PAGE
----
The Book Of Habakkuk

The Human Writer: Habakkuk prophesied during the later years of King Josiah. He also lived during the time of Jeremiah. The name Habakkuk means: “embracing.”

Habakkuk speaks to God concerning Habakkuk’s concerns about God’s working among the nations. Habakkuk 1:4; 1:13 = why do the wicked prosper?

 The Central Message of the book: Chapter 2:4b “… but the just shall live by his faith.”

 Background: The Assyrian Empire had fallen as Nahum had prophesied: Egypt and Babylon were trying to dominate the world. The Babylonians and Chaldeans were united together under King Nebuchadnezzar and would conquer Judah.

Habakkuk could not understand why a nation like Babylon, with all its wickedness, could conquer a nation like Judah. After all, Judah’s sins were not as bad as Babylon’s sins.

This seemed like evil was wining out over good. So, God shows Habakkuk His plan.

Brief outline of this Book

I.   The Burden – Chap. 1                                                                                                                                                                                                                       The apparent triumph of s

II.   The Vision – Chap. 2

                             Coming punishment of the Chaldeans

                                                                                 III.   The Prayer – Chap. 3

                                                                                          Confidence that God is coming

I.    The Burden

      A. Chap. 1:1: he saw

           1. Vs 2: he cried

           2. Vs 2: he did not believe that God heard his cry of prayer

           3. Vs 2: why does not God save?

      B. He wonders why the wicked prosper?

          1. The Chaldeans are bitter and nasty: Vs 6 – 7

          2. Vs 9: they come for violence.

 II.   The Vision

      A. Chap. 2:4: “… the just shall live by his faith.”

           This verse is quoted 3 X’s in the New Testament

      B. Chap. 2:14: The earth filled with God’s glory

      C. Chap. 2:20: The Lord … in His Holy Temple: Psalm 11:4

 III. The Prayer

      A. Chap. 3:2: Revive Thy work

      B. We find Habakkuk praising God, who will always work things out for His glory and

           honor. Our part, take time to talk to Him in prayer; study His Word; wait patiently for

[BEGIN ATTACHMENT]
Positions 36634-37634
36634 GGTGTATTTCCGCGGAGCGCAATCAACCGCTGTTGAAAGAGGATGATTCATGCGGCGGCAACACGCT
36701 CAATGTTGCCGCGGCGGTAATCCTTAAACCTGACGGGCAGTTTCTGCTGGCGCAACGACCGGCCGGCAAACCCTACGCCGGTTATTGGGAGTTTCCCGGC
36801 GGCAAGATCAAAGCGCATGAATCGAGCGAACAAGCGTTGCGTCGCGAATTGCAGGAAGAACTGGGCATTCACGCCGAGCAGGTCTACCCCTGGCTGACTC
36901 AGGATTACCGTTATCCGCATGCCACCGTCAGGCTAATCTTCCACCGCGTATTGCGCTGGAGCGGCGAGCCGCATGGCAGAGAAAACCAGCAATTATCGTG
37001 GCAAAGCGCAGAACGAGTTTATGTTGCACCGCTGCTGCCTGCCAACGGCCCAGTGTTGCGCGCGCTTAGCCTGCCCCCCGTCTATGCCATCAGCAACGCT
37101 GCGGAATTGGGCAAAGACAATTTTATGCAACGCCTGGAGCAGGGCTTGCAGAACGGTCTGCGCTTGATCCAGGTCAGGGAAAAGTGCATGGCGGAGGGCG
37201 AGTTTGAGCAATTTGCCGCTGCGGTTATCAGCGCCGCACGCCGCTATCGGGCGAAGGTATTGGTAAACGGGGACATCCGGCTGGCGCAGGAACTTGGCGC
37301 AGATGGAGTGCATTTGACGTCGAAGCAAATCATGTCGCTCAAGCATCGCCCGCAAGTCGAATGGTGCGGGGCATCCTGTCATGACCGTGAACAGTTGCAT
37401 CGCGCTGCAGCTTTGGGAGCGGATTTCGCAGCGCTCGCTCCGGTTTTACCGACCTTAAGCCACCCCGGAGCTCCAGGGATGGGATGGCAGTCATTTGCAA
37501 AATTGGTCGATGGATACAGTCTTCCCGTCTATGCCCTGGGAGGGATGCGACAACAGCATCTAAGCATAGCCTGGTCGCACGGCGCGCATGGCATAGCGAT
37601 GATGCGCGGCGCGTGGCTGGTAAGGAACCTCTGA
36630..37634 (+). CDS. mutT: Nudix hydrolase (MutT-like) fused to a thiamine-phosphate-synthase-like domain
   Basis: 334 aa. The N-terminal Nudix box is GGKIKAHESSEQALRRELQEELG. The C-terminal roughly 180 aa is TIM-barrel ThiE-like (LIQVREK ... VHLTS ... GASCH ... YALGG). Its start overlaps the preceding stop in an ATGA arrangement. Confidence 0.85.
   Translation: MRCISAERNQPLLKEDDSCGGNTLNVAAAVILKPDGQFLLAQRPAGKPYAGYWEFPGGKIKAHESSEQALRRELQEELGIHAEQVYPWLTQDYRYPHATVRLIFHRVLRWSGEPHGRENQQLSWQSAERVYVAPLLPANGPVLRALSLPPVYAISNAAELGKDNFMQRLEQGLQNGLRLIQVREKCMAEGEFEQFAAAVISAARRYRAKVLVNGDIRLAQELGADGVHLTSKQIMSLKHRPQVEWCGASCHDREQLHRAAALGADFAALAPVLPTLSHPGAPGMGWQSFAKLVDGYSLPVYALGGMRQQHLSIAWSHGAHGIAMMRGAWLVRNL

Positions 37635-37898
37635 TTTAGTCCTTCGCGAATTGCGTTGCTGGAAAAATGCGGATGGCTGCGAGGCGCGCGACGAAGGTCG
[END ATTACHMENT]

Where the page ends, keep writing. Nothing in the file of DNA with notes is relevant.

Him.

 Five Woe’s In The Book Of Habakkuk

 1. A Woe against aggression: 2:5-8.

    This speaks of the doom, some think, of Nebuchadnezzar, who was principally active in the

     destruction of Jerusalem

 2. A Woe against covetousness 2:8-11

3. A Woe against violence: 2:12-14. Vs 14 is from Isaiah 11:9.

    Vs 13, all the Babylonian cities will be burnt down: Jeremiah 51:58.

    God defeats the enemy and in vs 14, the Word of God is spread.

4. A Woe against drinking and inhumanity: 2:15-17.

    A 2 fold teaching here:

    1. The king of Babylon was drunken with covetousness and cruelty. He provoked others to

        do the same, and inflamed them by his madness, and so in the end brought them to shame.

    2. Drinking alcohol can produce drunkenness.

        Drunkenness produces stupid actions: Proverbs 23:29-33.

        Vs 30: “mixed wine” = mixing wine with other ingredients to make it stronger.

        It usually takes 3-7 days to ferment

        Vs 31: “red’ = fermented.

5. A Woe against idolatry: 2:18-20

Basic lesson from this Book: We can rejoice and we should rejoice in spite of our unpleasant circumstances. Give your burdens to the Lord and wait on Him for a solution to your problems.

Realize, what we consider as our “problems” are really an opportunity for God to show His power in our lives.

It would be good for you to read Chapter 4 of the book of Philippians as a help to this.

God can take what we consider “problems” and use it for His honor, glory and His good.

I Peter 5:7: “Casting all your care upon Him, for He careth for you.”

 



Old Testament Survey Book of Nahum

The Book Of Nahum 

Human Writer: Nahum – his name means – “Consolation” or “Comfort.”

He lived during the times of Zephaniah, Habakkuk and Jeremiah. Nahum prophesied during the  time  when Hezekiah was king.

Message or theme: The destruction of the City of Nineveh. The Book of Nahum was written about 150 years after the great revival in Nineveh.

Nineveh was destroyed about 100 years later – just as predicted by the Prophet Nahum.

The City: Probably not the largest city during the time of Nahum..  The people had repented under the preaching of Jonah – But …. they went back into their old sins.

That is why God sent Nahum to preach to them final judgment.

The Assyrians were a worldly and sensual people as well as arrogant. Their empire was built by use of violence and brutality. Note: Nahum 3:1-3

Basic Lesson For Us: God is very well aware of the oppression that Christians suffer and He will repay the wicked for oppression of His people.  Romans 12:19-21

 Outline Of This Book

I. The Doom Of Nineveh – chap. 1

II. Siege And Fall Of Nineveh – chap 2

III. The Cause Of Nineveh’s Ruin – Sin – chap. 3

 I.   The Doom Described

     A. Chapter 1:2-3: The whirlwind and the storm

     B. Chapter 1:6-8: Fire – rocks – overrunning flood – darkness

 II.  The  Siege And Fall Of The City

      A. Vs 2: The emptiers, brought them from their land into captivity

      B. Vs 2: Marred their vine branches: destroyed all the fruit of their land

      C. Vs 3-4: A fierce battle will rage

           1. Made  red: the ancients dyed their bull’s-hide shields red, partly to strike terror into